Above all, I ABSOLUTELY reject his idea of replacing part of Social Security with basic income.  Beyond that, I reject replacing unemployment benefits, disability income, or other safety net items with basic income. Behind that, I reject his "solutionism" idea of simply throwing out the door any social program that doesn't work as well as he claims (puffery and all) BI would.

Second, I reject his ancillary claims, like the one that BI will magically reduce stress.

Third, I called on Santens, and call on others, to consider guaranteed employment as an alternative to BI.

Fourth, especially given One and Two, and per a long review of a long Boston Review seminar written roundtable, I encourage people to know what is realistic and what is not.

In general, I've already thought his BI ideas too libertarian, and too susceptible to being further manipulated by harder-core libertarians.

And now, and also based in part on an old Tweet of his claiming BI is "neither liberal nor conservative," I'm wondering just how libertarian Scott is himself.

That wonderment is increased by seeing he is a cryptocurrency enthusiast. No, he's more than that.

As with BI, he's a cryptocurrency guru-evangelist. I'd forgotten that I'd seen hints of this before, but this is full blown.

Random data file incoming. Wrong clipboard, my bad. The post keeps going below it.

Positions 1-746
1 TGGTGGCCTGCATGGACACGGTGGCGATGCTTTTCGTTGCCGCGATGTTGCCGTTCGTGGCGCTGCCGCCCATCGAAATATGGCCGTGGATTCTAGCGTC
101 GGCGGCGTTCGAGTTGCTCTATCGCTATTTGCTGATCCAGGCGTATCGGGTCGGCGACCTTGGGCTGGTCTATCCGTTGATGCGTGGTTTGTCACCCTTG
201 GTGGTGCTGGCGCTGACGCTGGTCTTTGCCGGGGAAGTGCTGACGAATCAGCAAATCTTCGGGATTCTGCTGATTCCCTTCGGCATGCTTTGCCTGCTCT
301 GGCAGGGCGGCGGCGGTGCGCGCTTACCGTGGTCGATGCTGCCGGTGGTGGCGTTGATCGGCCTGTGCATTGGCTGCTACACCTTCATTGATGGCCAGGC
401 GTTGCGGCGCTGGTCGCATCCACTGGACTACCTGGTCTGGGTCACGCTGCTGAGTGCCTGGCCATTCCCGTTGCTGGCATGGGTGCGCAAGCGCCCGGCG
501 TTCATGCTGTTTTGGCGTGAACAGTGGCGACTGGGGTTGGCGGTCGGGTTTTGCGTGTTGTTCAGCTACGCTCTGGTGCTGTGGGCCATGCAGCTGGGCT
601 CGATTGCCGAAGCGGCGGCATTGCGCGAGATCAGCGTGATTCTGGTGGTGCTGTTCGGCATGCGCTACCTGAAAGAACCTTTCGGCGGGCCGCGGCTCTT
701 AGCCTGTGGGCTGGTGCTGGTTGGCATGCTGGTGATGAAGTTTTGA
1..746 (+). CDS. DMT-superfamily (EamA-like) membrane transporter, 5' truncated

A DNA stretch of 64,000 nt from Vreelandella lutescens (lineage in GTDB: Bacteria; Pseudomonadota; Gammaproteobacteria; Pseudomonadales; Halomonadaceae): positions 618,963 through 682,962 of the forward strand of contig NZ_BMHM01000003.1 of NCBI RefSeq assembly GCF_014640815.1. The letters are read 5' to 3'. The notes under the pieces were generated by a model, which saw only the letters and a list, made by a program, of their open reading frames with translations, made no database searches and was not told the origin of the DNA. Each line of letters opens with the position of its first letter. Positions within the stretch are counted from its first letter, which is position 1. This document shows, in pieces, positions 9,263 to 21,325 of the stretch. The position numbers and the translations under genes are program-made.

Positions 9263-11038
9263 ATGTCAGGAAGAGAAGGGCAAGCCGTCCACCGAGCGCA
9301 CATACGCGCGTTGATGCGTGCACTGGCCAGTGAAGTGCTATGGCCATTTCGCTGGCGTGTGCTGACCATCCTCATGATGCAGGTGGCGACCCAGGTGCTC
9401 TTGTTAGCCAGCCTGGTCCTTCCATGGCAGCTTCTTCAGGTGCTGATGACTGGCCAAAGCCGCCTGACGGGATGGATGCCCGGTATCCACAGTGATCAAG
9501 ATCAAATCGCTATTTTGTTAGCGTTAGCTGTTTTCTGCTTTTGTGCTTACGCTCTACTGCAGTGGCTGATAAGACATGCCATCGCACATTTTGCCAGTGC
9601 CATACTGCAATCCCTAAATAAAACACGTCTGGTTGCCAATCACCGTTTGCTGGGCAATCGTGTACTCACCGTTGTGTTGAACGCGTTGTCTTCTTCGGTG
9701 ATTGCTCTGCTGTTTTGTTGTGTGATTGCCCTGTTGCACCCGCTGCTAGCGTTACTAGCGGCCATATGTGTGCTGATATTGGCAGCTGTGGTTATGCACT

NO. Cryptocurrencies, IMO, are part of libertarian wet dreams for undermining nation-states. Santens idea of a Fed-based crypto would be soundly rejected by real crypto backers, as would his other ideas that seem to try to weld a national cryptocurrency with something like Modern Monetary Theory. I think I just threw up in Scott's mouth. (I've written before about the Maoist cult of MMT.)

Beyond that?

He repeats his BI stress reduction claims about crypto.

Beyond THAT?

What should be the bottom line for any Green.

AND, if we're going to be serious about climate change, we MUST address how much electricity cryptocurrency bitmining expends. (I wouldn't even ask Santens to comment on that; I'm sure he'd give a puff answer that's not true.)

So, Greens like Laura Palmer? Feel free to out BI, but as I told her on Twitter, do NOT tout Santens' version of it when I'm around. It's climate-change unfriendly, at least as it stands now.


Side note: If I am understanding him correctly, Douglas Rushkoff thinks cryptocurrency is, well, is, a semi-Ponzi scheme. And I wouldn't argue.